New to FX - Technical Analysis

Technical Analysis


With Technical Analysis, investors usually look for chart patterns that have a high chance of reoccurring, in an attempt to determine the direction of the market. These patterns usually have names that represent their look, like Cup and Handle, Head and Shoulders or Double Top or simply a channel. You can find examples of these patterns later in this section with screenshots from our LOYEX MT4 platform to visualize i this better.

There are also Technical Indicators, which are drawings on the given chart that are derived from generic price activity in a stock or asset. Usually these indicators are used by active traders for short term entry or exit signals to enhance their trading. Some of these indicators are: MACD, Bollinger Band, Relative Strength Index (RSI).

Technical Analysis is based on three assumptions:

    1. The market discounts everything
    2. Price moves in trends
    3. History repeats itself

The assumptions are:

    1. The market discounts everything.

    Some people who claim TA is useless or ineffective support their opinion with the argument that it ignores fundamental factors of the given company or currency pair. This is not true however, because the assumption is that at any given time the stocks or currency pairs price reflects everything that has or could affect it, including fundamental analysis factors

    2. Price moves in trends

    In technical analysis it is believed that once the price follows a trend, it is more likely to go with it than against it. Therefore the future price movement can be anticipated in the trend direction, whether it is up or down.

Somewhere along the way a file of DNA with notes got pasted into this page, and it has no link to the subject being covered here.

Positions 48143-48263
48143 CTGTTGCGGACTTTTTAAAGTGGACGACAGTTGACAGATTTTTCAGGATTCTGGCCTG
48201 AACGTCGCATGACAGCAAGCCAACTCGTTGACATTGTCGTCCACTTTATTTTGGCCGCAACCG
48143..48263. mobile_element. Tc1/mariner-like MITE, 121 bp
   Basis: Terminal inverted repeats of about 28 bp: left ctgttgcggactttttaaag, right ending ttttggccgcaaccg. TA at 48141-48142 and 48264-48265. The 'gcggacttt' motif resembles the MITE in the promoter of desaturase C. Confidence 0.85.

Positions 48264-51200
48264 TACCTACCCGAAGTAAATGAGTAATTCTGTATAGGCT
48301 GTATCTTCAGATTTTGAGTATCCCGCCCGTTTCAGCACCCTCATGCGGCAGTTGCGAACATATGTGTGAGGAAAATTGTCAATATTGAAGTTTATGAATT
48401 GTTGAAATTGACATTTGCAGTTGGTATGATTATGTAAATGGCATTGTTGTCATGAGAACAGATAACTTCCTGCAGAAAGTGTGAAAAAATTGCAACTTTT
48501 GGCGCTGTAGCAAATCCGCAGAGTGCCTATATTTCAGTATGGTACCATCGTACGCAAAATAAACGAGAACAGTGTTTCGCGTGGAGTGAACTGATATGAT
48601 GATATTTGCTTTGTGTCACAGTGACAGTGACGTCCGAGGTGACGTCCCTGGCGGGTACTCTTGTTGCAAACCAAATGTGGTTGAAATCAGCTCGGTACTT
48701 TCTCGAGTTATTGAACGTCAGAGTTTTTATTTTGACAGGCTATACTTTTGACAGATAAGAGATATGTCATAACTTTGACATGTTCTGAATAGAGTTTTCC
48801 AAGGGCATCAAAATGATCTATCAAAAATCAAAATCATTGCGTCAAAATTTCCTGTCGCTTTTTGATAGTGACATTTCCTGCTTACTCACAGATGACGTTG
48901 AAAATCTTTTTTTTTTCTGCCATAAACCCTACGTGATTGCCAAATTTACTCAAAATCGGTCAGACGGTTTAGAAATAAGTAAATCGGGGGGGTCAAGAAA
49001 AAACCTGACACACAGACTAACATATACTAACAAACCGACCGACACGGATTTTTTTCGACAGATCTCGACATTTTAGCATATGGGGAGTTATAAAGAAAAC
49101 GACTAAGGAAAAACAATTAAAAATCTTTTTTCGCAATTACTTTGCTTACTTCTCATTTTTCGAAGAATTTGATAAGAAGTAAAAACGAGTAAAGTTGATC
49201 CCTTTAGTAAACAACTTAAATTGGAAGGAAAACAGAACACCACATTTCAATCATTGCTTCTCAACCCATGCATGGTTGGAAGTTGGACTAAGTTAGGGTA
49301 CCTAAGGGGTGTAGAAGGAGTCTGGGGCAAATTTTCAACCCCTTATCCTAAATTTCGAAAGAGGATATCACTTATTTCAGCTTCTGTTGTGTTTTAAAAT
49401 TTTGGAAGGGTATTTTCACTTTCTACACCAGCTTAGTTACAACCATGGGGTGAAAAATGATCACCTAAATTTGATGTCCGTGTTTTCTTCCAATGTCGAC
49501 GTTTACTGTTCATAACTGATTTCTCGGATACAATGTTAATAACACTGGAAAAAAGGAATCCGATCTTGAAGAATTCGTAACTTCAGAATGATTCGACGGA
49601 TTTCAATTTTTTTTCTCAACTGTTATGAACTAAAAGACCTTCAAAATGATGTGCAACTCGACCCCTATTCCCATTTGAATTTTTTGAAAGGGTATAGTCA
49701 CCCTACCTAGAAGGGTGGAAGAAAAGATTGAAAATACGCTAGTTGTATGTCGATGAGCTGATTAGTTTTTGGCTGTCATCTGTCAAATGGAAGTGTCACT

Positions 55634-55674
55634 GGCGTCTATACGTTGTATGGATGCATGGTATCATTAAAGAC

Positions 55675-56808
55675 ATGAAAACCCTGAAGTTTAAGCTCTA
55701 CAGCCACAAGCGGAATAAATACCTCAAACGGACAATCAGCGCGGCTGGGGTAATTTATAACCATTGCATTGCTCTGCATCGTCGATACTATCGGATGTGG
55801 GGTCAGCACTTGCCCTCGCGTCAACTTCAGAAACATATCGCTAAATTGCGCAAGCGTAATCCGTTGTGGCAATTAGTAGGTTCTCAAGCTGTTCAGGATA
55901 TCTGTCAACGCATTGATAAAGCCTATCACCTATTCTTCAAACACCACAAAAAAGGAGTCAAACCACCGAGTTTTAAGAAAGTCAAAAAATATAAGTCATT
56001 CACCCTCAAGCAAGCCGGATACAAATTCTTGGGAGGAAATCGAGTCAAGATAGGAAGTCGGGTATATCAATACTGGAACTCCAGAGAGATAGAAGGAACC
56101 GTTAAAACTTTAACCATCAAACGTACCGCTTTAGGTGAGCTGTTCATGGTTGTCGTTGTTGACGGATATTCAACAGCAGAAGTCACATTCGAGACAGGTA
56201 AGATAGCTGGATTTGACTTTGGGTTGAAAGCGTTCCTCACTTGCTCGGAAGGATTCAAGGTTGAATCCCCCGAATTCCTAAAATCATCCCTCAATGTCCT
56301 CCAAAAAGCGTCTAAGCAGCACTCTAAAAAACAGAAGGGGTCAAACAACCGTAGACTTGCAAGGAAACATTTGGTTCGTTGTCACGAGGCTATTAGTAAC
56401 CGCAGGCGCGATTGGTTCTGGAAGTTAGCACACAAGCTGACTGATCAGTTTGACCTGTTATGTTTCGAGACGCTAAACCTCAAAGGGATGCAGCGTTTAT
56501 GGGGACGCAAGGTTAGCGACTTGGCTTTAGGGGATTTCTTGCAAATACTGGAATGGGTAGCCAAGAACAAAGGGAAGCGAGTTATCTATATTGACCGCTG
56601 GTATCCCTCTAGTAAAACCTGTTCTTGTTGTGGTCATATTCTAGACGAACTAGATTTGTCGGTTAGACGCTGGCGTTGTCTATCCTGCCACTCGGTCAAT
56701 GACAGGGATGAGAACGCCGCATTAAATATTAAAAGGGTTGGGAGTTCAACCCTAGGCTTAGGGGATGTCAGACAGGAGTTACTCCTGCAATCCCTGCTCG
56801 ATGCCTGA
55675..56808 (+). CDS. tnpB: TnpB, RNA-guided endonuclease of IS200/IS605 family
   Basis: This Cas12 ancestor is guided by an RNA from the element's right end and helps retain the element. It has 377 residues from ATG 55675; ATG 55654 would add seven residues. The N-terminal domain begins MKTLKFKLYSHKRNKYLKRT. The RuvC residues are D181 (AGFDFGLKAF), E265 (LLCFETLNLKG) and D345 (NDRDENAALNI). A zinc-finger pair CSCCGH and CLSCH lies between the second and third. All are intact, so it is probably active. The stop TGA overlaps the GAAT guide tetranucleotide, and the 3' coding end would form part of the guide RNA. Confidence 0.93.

3. History repeats itself

    This is another important idea, since without it the chart patterns would not hold any value and mean nothing, is that the repetitive nature of price movements is attributed to market psychology; in other words, market participants tend to provide a consistent reaction to similar market stimuli over time. Although it is true that markets have changed over the past 100 years, human psychology remains mainly the same.


What is a chart? A chart is simply a graphical representation of data. It allows us to visually process a price action of an underlying and find patterns on it that might repeat themselves therefore allowing us to predict future price movements with a greater accuracy for a more profitable trading. A chart can be drawn in many different ways but the most widely used are:

  • Line charts
  • Bar or OCHL charts
  • Candlestick charts

Most of the technical analysis is done on the candlestick charts, since it is the most informative of the three.

The candlestick chart consists usually of a body and two shadows, the upper one for the daily high, and the bottom one for the daily low. In some cases there are no visible shadows. Filled charts represent bearish or days on which prices fall while hollow ones represent bullish days where the price movement was upwards.

Let's see some chart pattern examples:

1. The Trend

As you can see (depicted by yellow circles) whenever the price touched or came close to the red line drawn, there was a price movement in an upward direction. Since a line can only be drawn if there are already two existing points, the first possible entry was at circle number three, and the next at circle number four. This way a trader could anticipate an upward price movement and simply had to wait for the price to touch the trendline (also called support in this case since it supports the price, and lifts it upwards) and take a long position. Usually a trend is valid until it gets broken through by price action and it remains under or above the trendline.

2. The head and shoulders

The head and shoulders is a so called reversion pattern, meaning that more often than not it predicts a change in price movement. The simple head and shoulders could be found at a top of an upwards trend, just as the inverted head and shoulders should be found at the bottom of a downwards trend. If we could categorize chart patterns based on how "strong" they are, the head and shoulders would be between the first ones, since it is usually very reliable.